Wilson, James

Desirable 1776 ADS, signed draft legal writ while Pennsylvania lawyer and Member of the Continental Congress

Price: $1995.00

Description:
(1742-1798) Member of the Continental Congress 1775-77 & 1785-87, Signer, original Associate Justice of US Supreme Court 1789-98. Born in Scotland, attended a surprising number of universities there, and never attained a degree. Emigrated to America in 1766 and began tutoring then teaching at the Philadelphia College. He petitioned there for a degree and was awarded an honorary Master of Arts several months later. He studied law at the office of John Dickinson and after 2 years was admitted to the bar in Philadelphia; in 1767 he set up his own practice in Reading which was very successful. He bought a small farm near Carlisle, handled cases in 8 local counties, lectured on English Literature at the College of Philadelphia and began a life-long fascination with land speculation. In 1774 Wilson attended a provincial meeting, as a representative of Carlisle, and was elected a member of the local Committee of Correspondence. He wrote a pamphlet, "Considerations on the Nature and Extent of the Legislative Authority of the British Parliament", arguing that Parliament had no authority to pass laws for the colonies. It was published, and found its way to the Continental Congress, where it was widely read and commented on. In 1775 he was elected to the Congress, where he sided with the radicals favoring separation from Britain. His powers of oration, the passion of his delivery and the logic he employed in debate, favorably commented on by many in the Congress. However, Pennsylvania was divided on the issue of separation, and Wilson refused to vote against the will of his constituents. With the support of 3 other members sympathetic to his position, he managed a delay of 3 weeks to consult at home and when the vote came, he affirmed Pennsylvania's wish for Independence. After the Declaration, Wilson's attention turned back to his state, where a new constitution was proposed which he strongly opposed and placed his office in jeopardy. He was recalled from Congress for about 2 weeks in 1777, restored until the end of his term. Wilson would settle in Philadelphia resuming his law practice there, consulting to corporations, and was a leader in the Democratic-Republican Party. He resumed his activities in land speculation, including profiteering. He borrowed heavily and gambled aggressively, acquiring a great deal of debt and was nearly arrested several times. He was repeatedly accused of hoarding goods to drive up prices. During a food shortage in 1779, he and his property were attacked during riots in Philadelphia and he had to hide for some time. In 1779 Wilson was appointed by France to serve as its US advocate general for maritime and commercial enterprises. He was elected to Congress again in 1782 and worked closely with Robert Morris on financial matters of state. In 1781, Wilson was appointed a director of the original Bank of North America. In 1784, he was appointed to the Constitutional Convention in Philadelphia. Following ratification of the new Constitution, of which he was a Framer of that document, he was appointed an Associate Justice of the US Supreme Court in 1789. In 1792 he returned to speculation in New York and Pennsylvania land. His finances were soon completely destroyed and he spent some time in a debtors’ prison while still serving on the Supreme Court! By 1798 he was destroyed as a man as well. 13 x 8 ½ legal ADS signed “James Wilson” in text, “Wilson for the defendants” at bottom, and “Wilson for Deft” on docket on verso, Cumberland County (Carlisle, Pennsylvania), “April Term MDCCLXXVI [1776]”. In case of John Grier & James Grier vs. Robert Baird & Samuel Baird, the latter represented by Wilson, Wilson admits the debt of 25 pounds, 10 shillings and 3 pence owed by his clients to the Bairds.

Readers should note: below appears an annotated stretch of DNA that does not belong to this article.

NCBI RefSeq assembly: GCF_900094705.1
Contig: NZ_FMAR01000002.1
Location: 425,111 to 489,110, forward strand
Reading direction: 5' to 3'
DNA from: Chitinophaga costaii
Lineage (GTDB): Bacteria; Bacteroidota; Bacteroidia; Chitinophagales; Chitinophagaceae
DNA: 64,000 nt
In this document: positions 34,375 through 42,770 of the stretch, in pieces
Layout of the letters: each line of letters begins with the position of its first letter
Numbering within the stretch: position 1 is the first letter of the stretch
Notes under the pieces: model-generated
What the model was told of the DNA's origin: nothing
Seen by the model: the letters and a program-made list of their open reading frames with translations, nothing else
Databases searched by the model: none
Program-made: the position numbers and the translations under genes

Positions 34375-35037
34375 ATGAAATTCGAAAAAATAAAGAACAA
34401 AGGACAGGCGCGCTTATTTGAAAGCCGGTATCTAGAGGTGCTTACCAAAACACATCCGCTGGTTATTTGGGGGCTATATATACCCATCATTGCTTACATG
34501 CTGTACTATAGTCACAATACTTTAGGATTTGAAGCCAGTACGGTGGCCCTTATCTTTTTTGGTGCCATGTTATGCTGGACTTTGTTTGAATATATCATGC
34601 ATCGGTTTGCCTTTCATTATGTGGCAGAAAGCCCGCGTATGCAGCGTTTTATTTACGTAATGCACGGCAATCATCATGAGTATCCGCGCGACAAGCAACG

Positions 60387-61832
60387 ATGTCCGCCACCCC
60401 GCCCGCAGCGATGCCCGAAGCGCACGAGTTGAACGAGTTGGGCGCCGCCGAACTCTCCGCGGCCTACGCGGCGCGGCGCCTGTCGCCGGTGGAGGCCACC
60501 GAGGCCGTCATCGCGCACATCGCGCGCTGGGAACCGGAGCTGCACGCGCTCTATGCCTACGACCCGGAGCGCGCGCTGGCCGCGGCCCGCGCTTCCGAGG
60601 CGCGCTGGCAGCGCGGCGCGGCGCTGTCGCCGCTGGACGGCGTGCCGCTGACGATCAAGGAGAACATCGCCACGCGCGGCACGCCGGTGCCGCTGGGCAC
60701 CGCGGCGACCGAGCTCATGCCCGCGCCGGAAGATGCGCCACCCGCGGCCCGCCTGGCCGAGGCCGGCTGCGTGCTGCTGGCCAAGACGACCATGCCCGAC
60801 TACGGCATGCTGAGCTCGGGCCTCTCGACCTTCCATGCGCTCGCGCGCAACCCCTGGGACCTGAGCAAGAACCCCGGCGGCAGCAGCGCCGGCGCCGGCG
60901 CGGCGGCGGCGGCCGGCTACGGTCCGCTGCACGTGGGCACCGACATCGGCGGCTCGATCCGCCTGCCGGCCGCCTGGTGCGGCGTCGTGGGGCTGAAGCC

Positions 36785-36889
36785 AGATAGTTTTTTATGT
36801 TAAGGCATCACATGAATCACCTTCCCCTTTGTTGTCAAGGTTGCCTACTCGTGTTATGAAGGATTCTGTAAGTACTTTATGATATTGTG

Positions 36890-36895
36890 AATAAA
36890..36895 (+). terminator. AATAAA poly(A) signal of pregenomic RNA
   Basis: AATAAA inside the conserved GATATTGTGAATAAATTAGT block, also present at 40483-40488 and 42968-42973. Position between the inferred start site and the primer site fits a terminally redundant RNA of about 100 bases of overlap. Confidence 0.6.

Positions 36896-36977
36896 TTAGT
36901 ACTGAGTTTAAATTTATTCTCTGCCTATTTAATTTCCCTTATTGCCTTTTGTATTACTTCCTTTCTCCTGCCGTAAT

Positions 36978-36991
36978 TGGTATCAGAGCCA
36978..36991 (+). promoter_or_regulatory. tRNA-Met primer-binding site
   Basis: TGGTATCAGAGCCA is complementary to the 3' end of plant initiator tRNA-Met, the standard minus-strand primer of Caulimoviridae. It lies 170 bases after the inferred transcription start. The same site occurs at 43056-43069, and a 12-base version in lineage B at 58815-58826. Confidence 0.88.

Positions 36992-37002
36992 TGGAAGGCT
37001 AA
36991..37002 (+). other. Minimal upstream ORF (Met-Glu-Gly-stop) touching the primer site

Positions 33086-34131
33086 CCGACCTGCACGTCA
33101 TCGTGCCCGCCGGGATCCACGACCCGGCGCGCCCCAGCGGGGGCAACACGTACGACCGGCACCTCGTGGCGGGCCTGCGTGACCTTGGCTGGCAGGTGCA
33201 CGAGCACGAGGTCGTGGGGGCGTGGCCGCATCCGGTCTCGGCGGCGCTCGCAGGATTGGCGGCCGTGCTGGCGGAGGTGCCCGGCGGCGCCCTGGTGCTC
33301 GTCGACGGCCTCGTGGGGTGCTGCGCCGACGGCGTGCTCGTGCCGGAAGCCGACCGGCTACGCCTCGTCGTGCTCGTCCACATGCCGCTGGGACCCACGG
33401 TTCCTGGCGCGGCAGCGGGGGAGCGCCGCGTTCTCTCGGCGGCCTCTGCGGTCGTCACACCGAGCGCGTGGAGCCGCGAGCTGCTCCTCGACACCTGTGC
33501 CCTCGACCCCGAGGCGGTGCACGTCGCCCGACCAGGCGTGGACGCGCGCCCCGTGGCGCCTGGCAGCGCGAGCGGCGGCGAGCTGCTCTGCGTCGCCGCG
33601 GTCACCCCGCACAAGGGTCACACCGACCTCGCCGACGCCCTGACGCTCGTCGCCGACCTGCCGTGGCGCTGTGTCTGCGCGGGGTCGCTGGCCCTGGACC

Condition: Good, overall toned, some fold weakness horiz. center fold split and at edges repaired; lower right corner torn.
Type:Document






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